The vision, energy, ideas and relationships that formed throughout this event were truly incredible – and proved transformational. So, I’m interested: what have been your best experiences of using AI?
I took part in an intensive Teaching English as a Foreign Language workshop at the weekend. It forms part of a longer course that leads to a TEFL qualification. The tutor, John Nelson, was inspiring and experienced as a teacher and offered great insights, ideas and challenge in a spirit of support. I noticed how valuable it felt to have a tutor, a mentor, a leader with us on our learning journey.
John wasn’t simply a detached expert who stood and pointed us in the right direction. He was committed to ensuring that we were able to grow and succeed in our work. He engaged with us – tuned into where we were, what mattered to us, what we could already do well, what we were struggling with or could improve – and helped moved us forward towards where we wanted to be.
At one point, John role-modelled a teaching session by enabling us to use basic greetings in an alien foreign language from scratch. At another, he gave us very specific feedback. I discovered that I can explain complex concepts simply…and that I can improve my teaching by engaging participants creatively in conversation around a topic first. I have grown in awareness, ability and confidence.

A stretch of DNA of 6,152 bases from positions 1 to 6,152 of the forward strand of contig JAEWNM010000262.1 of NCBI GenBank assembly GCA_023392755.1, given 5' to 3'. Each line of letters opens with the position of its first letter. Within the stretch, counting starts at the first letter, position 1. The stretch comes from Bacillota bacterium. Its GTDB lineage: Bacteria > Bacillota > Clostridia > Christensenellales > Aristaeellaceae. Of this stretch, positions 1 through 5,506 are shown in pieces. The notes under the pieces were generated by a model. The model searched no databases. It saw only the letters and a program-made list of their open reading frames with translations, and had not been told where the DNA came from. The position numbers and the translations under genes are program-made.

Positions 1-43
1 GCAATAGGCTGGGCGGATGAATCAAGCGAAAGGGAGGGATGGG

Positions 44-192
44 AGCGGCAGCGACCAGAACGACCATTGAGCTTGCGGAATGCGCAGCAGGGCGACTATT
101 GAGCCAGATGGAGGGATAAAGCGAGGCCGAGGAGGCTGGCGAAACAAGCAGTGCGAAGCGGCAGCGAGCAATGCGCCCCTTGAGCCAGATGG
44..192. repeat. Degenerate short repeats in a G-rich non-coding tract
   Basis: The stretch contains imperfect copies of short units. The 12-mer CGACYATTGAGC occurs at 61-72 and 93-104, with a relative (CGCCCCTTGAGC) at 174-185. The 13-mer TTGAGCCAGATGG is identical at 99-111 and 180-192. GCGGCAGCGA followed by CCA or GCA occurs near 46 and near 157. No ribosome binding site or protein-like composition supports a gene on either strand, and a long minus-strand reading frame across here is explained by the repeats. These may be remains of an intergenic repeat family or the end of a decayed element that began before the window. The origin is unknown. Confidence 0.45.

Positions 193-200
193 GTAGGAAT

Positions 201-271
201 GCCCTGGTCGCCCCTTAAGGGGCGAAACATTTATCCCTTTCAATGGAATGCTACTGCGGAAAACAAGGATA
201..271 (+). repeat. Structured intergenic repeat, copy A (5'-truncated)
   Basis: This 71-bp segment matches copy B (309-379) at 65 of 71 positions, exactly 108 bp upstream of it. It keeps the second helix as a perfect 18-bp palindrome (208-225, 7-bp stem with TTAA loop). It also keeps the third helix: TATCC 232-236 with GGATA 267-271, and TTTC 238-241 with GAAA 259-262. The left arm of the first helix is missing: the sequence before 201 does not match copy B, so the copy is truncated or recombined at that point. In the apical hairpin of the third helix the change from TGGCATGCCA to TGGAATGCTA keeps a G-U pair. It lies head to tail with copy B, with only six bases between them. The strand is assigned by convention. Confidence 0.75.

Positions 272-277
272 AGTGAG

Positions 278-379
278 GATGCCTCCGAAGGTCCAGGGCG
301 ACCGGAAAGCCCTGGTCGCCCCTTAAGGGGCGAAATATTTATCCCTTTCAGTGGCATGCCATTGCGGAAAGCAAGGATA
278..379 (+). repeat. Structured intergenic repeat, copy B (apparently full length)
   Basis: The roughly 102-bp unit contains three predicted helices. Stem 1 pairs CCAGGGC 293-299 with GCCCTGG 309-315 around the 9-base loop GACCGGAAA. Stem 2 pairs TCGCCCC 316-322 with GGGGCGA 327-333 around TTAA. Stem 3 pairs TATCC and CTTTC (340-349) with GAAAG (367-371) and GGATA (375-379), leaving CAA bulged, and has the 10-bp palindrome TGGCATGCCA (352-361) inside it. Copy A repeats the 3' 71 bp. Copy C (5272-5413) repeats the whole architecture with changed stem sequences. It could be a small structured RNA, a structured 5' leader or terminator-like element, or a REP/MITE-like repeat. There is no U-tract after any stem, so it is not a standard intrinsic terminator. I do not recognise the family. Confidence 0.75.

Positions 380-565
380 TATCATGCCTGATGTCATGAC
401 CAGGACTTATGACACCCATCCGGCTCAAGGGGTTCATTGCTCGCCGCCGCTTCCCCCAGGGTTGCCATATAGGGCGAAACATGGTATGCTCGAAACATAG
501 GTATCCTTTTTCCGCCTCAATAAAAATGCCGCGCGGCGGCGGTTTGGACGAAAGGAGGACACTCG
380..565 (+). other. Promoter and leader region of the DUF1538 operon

So what are some lessons here for leaders, trainers, facilitators, mentors and coaches? The points that stand out for me are: (a) intention – a commitment to helping others to grow; (b) relationship – working with others as people, not as objects to be done to; (c) expertise – crafting and using what we have to move others forward and (d) freedom – a willingness to experiment, laugh and play!
We ask questions for all kinds of reasons. For example: sometimes it’s for information, e.g. ‘Which button do I push to turn on the photocopier?’ Sometimes it’s to think out loud, e.g. ‘Hmmm…how will I get home now the train has been cancelled?’ At times it can be to look clever or put someone else on the spot, e.g. ‘How about we compare my grades to yours?’ At other times it’s to stimulate reflection and learning in people or groups, e.g. ‘What do you think is really going on here?’